potest secunda mutabilitate, quia ipsi termini appre- 
hensi sunt causa necessaria et evidens conformitatis com- 
positionis factae ad ipsos terminos. Ergo si anima est 
mutabilis a rectitudine in errorem absolute, non sequitur 
quod per nihil aliud a se potest rectificari. Saltern 


less, this identity need not exist, even as the term need 
not be known. Therefore, the proposition in the mind is 
necessary only in a qualified sense inasmuch as it cannot 
become false. But it would only be necessary in an 
unqualified sense in the divine intellect, for the terms 
have an identity that is simply necessary in no other form 
of existence save that which they possess by being known 
by God.) 

It is also evident that something can be represented 
under an immutable aspect even if that which does the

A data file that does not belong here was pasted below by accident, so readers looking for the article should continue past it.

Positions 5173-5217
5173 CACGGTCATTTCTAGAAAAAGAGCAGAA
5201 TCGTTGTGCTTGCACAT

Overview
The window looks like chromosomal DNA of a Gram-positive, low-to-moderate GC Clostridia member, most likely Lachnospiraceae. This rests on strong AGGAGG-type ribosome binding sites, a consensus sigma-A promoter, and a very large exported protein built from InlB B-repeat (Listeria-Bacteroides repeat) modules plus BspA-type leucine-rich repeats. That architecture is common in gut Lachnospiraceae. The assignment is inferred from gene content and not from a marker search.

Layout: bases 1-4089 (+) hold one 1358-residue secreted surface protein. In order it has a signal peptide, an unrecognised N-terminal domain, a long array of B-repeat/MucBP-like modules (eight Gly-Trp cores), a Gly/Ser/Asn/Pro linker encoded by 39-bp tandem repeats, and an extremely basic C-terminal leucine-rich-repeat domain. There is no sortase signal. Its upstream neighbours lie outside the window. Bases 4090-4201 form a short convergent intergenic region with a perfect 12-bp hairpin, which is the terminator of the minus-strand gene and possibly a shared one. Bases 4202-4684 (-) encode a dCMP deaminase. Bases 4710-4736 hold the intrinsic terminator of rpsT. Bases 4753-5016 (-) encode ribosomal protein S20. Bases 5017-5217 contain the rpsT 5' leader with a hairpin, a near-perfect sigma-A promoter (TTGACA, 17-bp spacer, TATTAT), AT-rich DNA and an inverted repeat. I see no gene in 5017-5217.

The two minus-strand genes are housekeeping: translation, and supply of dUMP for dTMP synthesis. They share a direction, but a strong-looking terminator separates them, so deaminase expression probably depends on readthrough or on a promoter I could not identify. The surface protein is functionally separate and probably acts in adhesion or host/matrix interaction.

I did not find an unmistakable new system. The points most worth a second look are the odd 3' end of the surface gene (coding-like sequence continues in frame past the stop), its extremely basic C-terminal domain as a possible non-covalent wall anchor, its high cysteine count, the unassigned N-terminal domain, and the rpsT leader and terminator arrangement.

representing is something mutable in itself. For the 
essence of God is represented to the intellect as something 
immutable by means of something that is radically 
changeable, whether the latter be the species or the act of 
knowing. This is evident from a similar case, for some- 
thing can be represented as infinite through what is finite. 

As to the second , this changeability of the soul can be 
understood in a twofold sense : one from affirmation to 
negation and vice versa, such as from a state of ignorance 
to a state of knowledge or from a lack of understanding 
to understanding ; the other from one contrary as it 
were to another, such as from being right to being 
deceived, or vice versa. The soul, however, is changeable 
with regard to any object only in the first sense of muta- 
bility, and there is nothing which exists formally in the 
soul that will remove this kind of mutability. But the 
soul is not mutable in the second sense except in regard 
to such propositions as are not evident from their terms.